Once the frame of the building structure has been assembled, the joints between the structural members may be tightened by tightening the nuts 48, 50 on their respective fastening members 40. During construction, the nuts 50 will be accessible and can therefore be readily tightened. As the nuts 50 are tightened, the axial load is applied through the fastener 40 and bearing 42 into the beams 18, 22. The forces are applied along the longitudinal axis with the bearing pad 44 distributing the load into the beam. The forces are applied in the direction of the grain of the lumber which is therefore able to withstand the loading. The transverse bore 34 may also be positioned a sufficient distance from the end face of the beam to avoid splitting of the lumber as the loads are applied.
After assembly, each of the transverse bores 38 may be closed with a plug indicated at 80 so that the fasteners 40 are hidden and the aesthetic appeal is maintained. However, if it becomes necessary to retighten the structure, due, for example, to shrinkage in the posts and beams, then the plugs may be removed and the nuts 48 accessed through the transverse bores
The bores 38 are of course sized to permit access of a wrench and in some instances it may be preferred to install a speed wrench within the bore 38 at the time of assembly so that it is simply necessary to remove the plug 80 and access the ratchet mechanism with a lever to tighten the joint.
The connection of the logs 24 to the posts 16 is illustrated in FIG. 5. As indicated in FIG. 5, logs 24 abut faces 82, 84, 86 of the posts 16 although it will be understood that alternative configurations and sections of posts may be selected according to the particular configuration of building.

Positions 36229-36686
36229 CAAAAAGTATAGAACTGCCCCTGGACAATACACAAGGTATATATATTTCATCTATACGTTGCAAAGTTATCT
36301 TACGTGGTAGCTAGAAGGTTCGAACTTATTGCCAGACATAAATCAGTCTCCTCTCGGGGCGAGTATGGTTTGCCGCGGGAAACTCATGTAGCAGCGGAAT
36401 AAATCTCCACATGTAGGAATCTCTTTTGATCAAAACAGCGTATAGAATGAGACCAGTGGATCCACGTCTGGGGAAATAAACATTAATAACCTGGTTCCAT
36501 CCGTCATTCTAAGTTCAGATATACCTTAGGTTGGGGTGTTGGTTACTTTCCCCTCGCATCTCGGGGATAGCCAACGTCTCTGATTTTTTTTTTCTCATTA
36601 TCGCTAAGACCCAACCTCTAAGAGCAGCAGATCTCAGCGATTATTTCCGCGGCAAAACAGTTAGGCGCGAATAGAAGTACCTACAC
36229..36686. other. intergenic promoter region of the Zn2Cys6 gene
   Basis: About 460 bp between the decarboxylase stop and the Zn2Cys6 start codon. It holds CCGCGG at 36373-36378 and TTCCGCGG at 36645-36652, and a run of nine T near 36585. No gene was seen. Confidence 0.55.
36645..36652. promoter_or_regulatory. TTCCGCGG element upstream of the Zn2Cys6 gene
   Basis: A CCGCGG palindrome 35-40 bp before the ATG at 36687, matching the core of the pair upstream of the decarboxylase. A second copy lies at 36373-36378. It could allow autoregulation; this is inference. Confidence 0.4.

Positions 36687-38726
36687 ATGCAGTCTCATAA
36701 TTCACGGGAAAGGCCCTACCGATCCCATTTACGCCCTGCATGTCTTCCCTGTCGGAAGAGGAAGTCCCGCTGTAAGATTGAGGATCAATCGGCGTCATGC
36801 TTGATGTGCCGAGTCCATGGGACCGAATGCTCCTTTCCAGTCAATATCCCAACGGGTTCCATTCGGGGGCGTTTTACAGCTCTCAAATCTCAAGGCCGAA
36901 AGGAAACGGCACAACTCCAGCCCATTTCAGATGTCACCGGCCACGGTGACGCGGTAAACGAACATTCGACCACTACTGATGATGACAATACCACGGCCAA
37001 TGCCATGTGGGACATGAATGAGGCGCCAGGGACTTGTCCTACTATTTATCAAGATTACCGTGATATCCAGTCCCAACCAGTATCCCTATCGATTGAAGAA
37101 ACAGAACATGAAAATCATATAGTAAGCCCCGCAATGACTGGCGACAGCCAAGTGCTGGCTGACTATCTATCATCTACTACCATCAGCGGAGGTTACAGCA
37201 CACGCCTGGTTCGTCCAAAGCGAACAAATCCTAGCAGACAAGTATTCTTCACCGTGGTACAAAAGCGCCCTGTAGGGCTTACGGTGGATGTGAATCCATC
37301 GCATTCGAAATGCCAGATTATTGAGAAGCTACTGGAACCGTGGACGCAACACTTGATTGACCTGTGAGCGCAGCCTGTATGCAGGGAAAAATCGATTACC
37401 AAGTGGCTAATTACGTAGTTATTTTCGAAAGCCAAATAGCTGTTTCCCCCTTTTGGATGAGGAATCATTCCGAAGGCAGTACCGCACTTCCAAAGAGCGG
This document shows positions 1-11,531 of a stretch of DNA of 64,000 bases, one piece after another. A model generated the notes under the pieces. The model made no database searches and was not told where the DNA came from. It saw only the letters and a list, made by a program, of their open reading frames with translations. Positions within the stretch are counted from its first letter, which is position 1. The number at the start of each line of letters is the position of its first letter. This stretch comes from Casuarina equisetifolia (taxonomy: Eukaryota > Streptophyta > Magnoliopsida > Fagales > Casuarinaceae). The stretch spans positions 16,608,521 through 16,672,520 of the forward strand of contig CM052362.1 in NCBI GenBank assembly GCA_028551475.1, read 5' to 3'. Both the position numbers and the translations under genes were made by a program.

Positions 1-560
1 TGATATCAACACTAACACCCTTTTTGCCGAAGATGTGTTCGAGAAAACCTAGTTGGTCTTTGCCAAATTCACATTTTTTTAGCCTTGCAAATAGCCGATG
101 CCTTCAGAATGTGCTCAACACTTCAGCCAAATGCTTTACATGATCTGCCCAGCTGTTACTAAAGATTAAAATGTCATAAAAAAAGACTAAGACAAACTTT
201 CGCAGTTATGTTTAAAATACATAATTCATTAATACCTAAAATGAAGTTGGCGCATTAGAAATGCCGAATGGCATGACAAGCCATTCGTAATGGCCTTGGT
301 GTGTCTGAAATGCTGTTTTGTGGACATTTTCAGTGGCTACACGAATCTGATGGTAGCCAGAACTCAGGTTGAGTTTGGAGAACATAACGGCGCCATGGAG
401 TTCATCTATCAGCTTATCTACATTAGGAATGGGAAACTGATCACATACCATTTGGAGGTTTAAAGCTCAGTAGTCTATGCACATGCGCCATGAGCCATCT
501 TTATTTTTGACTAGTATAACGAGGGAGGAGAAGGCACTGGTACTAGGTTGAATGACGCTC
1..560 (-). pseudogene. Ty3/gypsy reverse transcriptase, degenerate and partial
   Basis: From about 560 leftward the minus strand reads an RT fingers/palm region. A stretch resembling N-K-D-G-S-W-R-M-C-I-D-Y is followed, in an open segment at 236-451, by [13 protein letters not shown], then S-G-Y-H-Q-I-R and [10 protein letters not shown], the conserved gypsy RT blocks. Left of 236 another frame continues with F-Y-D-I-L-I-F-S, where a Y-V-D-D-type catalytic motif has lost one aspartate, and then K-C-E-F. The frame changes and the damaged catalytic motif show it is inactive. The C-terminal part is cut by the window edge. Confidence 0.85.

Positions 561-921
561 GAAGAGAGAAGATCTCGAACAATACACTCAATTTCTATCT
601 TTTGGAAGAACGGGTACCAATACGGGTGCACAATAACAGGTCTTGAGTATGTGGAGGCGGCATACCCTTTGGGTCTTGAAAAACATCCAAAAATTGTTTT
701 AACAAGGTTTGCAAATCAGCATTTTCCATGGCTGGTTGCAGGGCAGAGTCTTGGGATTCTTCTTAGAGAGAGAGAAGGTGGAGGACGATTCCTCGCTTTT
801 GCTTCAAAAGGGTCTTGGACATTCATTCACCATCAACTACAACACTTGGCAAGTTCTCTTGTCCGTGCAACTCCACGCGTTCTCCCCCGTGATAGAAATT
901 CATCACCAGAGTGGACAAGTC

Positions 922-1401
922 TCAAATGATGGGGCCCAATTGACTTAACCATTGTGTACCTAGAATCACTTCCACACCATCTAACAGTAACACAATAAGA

The logs 24 are arranged to be stacked one above the other and abutting faces of the logs are provided with inter-engaging formations and sealing strips to provide a weather-tight seal between the logs. Such formations and configurations of logs are known in the art and a particularly beneficial example is shown in U.S. Pat. No. 5,020,289 issued Jun. 4, 1991, the contents of which are incorporated by reference. As such, further details of the interface between the logs is not believed to be necessary.
Each of the logs 24 has an end face 90 to abut a respective one of the faces 82, 84, 86 on the posts 16. Each of the posts 16 has a dovetail slot 88 extending parallel to the longitudinal axis on each of the faces of the posts to which a log member is attached and aligned with the longitudinal axis of the logs 24. The slot 88 has a pair of diverging flanks 94 that extend from the face 82, 84, 86 to outwardly flared terminal portions 96 adjacent a base 98 of the respective slot 82. A part-cylindrical recess indicated generically at 92 is provided in each of the end faces 90 in a position such that it is aligned with the dovetail slot 82 in the respective face of the posts 16. The intersection of the cylindrical recess 92 with the end face 90 provides an opening corresponding in width to that of the dovetail slot 82 in the face of the posts 16.
The log 24 is secured to the posts 16 by a key 100. In cross section, the key 100 has a complementary shape to the void defined by the slot 88 and recess 92 and so has a pair of reentrant formations 102, 104 interconnected at a waist 106 disposed at the junction between the log 24 and the post 16.
As can best be seen in FIGS. 6, 7 and 8, the key 100 is formed from a pair of wedges 108, 110 that abut along opposed inclined surfaces 112, 114. Relative movement between the wedges 108, 110 varies the lateral dimension of the key 100 so as to fit snugly in the slot 82 and recess 92.
The outer surfaces of the key 100 is provided with recesses 116, 118 to receive caulking and provide a seal between the slot 88 and recess 92 and the key 100. As can be seen from FIG. 9, a gasket 120 having a similar shape to that of the cross section of the key 100 is positioned between adjacent keys to complete the seal between the logs and post.